However, the financial impact of premium leakage extends beyond insurance providers. As much as 14% of all personal auto insurance premiums can be attributed to the cost of covering premium leakage, according to Verisk’s analysis.
Claim padding is another practice that costs the auto insurance industry a fortune. According to Triple-I, this typically occurs in no-fault states, where “unscrupulous medical providers, attorneys, and others” inflate the costs of legitimate claims. The invoicing of an insurer for a medical procedure that was never performed is one example.
The institute also received reports of unscrupulous auto body repair shops using counterfeit airbags and then obtaining reimbursement from insurance companies for genuine airbags.
Frauds against health insurance providers
The most recent FBI report on financial crimes revealed the most prevalent categories of healthcare insurance fraud. These consist of:
- Billing for services not rendered
- Upcoding services and medical items occur when a provider submits a receipt using a code that results in a higher payment than for the actual service or item rendered.
- Filing duplicate claims
- Unbundling or fragmented billing for tests or procedures that must be invoiced together at a discounted price.
- Providing excessive and superfluous services in exchange for remuneration.
Triple-I also mentioned the prevalence of health identity theft, in which criminals steal a victim’s name, health insurance number, and other confidential information in order to submit fraudulent claims to insurance companies.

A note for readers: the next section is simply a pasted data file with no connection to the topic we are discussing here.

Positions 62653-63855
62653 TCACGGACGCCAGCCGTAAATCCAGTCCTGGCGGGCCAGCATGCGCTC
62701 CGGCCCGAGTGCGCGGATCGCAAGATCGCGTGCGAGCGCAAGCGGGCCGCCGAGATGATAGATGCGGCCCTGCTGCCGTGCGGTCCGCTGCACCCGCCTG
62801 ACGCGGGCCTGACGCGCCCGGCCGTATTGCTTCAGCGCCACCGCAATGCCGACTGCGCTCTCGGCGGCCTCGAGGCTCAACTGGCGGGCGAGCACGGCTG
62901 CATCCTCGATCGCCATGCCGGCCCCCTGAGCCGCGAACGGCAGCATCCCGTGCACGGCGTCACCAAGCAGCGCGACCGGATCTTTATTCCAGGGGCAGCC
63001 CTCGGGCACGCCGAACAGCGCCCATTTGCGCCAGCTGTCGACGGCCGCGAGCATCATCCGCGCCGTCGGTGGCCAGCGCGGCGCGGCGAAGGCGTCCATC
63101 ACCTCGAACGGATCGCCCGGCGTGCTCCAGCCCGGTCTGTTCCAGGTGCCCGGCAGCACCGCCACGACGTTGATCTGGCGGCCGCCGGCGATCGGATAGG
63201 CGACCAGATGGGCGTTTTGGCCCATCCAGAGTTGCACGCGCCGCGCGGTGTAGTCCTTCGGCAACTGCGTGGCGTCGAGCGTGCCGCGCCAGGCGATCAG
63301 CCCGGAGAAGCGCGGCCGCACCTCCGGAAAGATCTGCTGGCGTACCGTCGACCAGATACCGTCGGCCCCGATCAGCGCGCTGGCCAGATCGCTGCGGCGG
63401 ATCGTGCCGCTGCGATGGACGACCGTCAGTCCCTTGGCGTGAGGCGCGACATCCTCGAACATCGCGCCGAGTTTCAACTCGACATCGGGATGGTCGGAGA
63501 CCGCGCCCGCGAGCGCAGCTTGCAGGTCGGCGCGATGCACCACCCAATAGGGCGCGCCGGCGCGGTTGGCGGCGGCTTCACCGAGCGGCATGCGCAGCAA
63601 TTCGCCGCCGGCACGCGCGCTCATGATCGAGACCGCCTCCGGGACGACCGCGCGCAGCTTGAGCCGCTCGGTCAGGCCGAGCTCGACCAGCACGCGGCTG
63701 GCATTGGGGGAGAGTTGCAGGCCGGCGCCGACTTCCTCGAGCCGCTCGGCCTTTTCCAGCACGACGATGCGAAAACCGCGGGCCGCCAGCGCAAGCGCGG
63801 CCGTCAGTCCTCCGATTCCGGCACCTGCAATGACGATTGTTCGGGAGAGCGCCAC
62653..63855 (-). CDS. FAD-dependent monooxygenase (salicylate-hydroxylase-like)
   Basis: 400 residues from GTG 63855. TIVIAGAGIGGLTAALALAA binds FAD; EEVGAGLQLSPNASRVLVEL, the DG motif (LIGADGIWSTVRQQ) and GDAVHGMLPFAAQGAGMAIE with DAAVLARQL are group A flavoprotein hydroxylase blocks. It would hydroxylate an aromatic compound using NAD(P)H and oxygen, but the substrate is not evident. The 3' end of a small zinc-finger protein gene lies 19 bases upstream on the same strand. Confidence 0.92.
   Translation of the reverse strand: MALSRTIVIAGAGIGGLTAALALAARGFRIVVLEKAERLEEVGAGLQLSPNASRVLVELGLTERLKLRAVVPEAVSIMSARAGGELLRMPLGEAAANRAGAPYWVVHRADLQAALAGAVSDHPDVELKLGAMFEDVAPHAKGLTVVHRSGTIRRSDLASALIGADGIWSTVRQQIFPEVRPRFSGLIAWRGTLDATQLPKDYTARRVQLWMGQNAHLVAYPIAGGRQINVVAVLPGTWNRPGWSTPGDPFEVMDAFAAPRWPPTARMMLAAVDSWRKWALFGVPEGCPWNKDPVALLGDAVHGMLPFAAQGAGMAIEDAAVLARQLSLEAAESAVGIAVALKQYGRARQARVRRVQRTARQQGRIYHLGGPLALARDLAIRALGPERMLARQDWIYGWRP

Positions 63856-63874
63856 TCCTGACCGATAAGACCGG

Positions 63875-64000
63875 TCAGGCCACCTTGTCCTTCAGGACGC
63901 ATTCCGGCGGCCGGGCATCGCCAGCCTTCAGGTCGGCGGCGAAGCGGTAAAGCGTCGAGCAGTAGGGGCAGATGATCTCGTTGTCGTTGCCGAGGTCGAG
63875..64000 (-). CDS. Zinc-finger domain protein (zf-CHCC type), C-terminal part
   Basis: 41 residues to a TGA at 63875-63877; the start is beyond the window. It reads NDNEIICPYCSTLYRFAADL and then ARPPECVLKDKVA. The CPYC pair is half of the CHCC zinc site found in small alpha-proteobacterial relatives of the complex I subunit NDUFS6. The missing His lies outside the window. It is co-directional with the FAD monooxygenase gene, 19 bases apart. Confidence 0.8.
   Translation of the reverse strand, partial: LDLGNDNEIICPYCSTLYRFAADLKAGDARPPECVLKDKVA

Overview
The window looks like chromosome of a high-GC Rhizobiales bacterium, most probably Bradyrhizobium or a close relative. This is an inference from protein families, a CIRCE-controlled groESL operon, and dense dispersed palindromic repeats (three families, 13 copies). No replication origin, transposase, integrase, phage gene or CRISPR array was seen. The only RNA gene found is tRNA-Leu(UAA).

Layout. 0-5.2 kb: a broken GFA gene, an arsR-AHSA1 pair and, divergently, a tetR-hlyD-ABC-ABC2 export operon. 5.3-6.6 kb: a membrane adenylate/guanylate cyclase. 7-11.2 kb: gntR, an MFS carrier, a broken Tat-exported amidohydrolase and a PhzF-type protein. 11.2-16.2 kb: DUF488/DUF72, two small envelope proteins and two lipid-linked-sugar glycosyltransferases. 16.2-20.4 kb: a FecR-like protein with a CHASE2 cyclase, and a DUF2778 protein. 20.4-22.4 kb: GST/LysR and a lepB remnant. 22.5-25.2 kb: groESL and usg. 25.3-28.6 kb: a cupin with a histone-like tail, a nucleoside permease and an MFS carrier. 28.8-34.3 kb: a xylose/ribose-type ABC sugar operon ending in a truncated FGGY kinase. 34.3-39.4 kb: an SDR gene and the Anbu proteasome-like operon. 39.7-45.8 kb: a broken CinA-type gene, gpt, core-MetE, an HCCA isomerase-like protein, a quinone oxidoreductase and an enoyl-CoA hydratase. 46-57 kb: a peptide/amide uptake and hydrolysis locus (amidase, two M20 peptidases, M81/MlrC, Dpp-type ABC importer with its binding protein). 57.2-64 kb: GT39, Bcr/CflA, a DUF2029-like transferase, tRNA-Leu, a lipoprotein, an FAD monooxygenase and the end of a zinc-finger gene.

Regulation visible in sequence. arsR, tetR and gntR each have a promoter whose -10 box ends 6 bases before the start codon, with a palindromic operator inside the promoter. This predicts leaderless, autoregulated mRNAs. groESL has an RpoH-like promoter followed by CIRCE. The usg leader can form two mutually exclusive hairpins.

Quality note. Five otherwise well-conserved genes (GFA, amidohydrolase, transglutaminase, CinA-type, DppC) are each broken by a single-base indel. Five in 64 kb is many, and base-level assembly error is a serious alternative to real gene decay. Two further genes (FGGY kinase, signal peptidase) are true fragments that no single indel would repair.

Fraudulent use of workers’ compensation insurance
According to Triple-I, the most common types of workers’ compensation insurance fraud include the following:
- To save on premiums, employers misrepresent their payroll or the nature of their employees’ employment.
- Employers apply for coverage under various names to avoid paying claims or avoiding detection of their poor claims history.
- Employees who “over-utilize” medical care to continue receiving lost income benefits or who seek compensation for a work-related injury that never occurred are subject to disciplinary action.
Here is a recent example of workers’ compensation fraud in which a tradesperson omitted to disclose that he had recovered and was working a new job. Always a fraudulent practice.
Insurance fraud relating to natural disasters
Disasters provide opportunities for fraudsters to submit claims that are “exaggerated or completely false,” according to Triple-I. This includes seeking compensation for a maliciously damaged property. Another instance of contractor fraud is when householders’ insurance is used to pay for unnecessary repairs.